|Major Groups > Chanterelles and Trumpets > Cantharellus subalbidus|
by Michael Kuo
Cantharellus subalbidus is a large, white to whitish chanterelle found in the conifer forests of northern California and the Pacific Northwest. Its surfaces often bruise yellowish to orangish when handled, or with age--and its odor is usually fragrant and sweet. Specimens that have well-developed false gills can appear almost like clitocyboid mushrooms--but the latter possess true gills that are readily separable from the caps.
A study by Dunham and collaborators (2006) revealed that Cantharellus subalbidus is much more likely to appear in old-growth forests that have stood for hundreds of years, and less likely to appear in second-growth forests (about 40-60 years old) that represent regeneration after clear cutting. The authors offer two possible explanations: "The reduced odds of finding C. subalbidus in SG [second-growth forests] indicate that they did not persist following logging and that the biological, physical or chemical characteristics of the soil or competition from other newly establishing species are limiting its re-establishment in young stands. Alternatively, C. subalbidus may be able to establish mycelia in young stands, but subsequently experience suppressed fruiting until OG [old-growth] characteristics begin to develop" (1436).
Thanks to Laurence Boomer for collecting, documenting, and preserving some of the illustrated and described specimens; they are deposited in The Herbarium of Michael Kuo. Thanks to Ron Pastorino for his photo of Cantharellus subalbidus in nature.
Ecology: Mycorrhizal with conifers--especially Douglas-fir; growing alone or scattered; fall and winter; Pacific Northwest and northern California. The illustrated and described collections are from California and Oregon.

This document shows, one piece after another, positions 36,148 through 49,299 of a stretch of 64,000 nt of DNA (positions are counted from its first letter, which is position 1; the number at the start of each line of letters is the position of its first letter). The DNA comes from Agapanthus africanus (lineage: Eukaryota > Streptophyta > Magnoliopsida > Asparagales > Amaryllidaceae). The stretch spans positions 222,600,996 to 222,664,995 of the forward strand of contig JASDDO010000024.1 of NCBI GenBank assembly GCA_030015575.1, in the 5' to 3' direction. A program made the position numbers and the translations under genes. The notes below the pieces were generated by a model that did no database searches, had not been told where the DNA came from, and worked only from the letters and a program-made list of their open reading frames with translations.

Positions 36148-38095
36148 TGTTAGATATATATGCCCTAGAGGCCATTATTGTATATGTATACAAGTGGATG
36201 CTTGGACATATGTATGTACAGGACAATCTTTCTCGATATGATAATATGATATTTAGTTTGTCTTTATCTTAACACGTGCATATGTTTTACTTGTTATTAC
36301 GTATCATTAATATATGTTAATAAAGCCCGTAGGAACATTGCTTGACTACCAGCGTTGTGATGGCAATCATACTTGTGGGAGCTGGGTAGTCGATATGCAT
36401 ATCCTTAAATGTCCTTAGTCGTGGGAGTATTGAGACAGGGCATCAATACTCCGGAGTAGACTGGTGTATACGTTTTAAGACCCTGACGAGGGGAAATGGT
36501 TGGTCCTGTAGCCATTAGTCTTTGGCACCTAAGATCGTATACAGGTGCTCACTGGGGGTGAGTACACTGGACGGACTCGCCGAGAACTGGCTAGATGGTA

Cap: 5-10 cm; broadly convex to flat, developing a central depression and becoming irregularly shaped in age; the margin becoming uplifted and wavy to lobed; bald or nearly felty when when young, sometimes becoming cracked or finely scaly with age; dry; white to whitish, bruising and discoloring yellowish to orangish.
Undersurface: With false gills that run down the stem; often with forking or cross-veins or, in some specimens, elaborately corrugated and irregular; white, bruising and discoloring yellowish to orangish.
Stem: 2-5 cm long; 1-2.5 cm thick; tapering to base; solid; white, bruising and discoloring yellowish to orangish.
Flesh: White; sometimes discoloring yellowish where exposed.
Odor and Taste: Odor fragrant; taste not distinctive, or peppery.
Spore Print: White.
Microscopic Features: Spores 6-8.5 x 4-5 µ; ellipsoid; smooth; hyaline to faintly ochraceous in KOH; inamyloid. Basidia 45-65 µ long; 4-sterigmate. Elements from cap surface 5-10 µ wide; smooth; hyaline to yellowish; clamped; terminal cells cylindric, with rounded apices.
REFERENCES: Smith & Morse, 1947. (Corner, 1966; Smith, Smith & Weber, 1981; Thiers, 1985; Arora, 1986; Phillips, 1991/2005; Lincoff, 1992; Pilz et al., 2003; Miller & Miller, 2006; Kuo, 2007; Trudell & Ammirati, 2009.) Herb. Kuo 10171304.
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Cite this page as:
Kuo, M. (2015, February). Cantharellus subalbidus. Retrieved from the MushroomExpert.Com Web site: http://www.mushroomexpert.com/cantharellus_subalbidus.html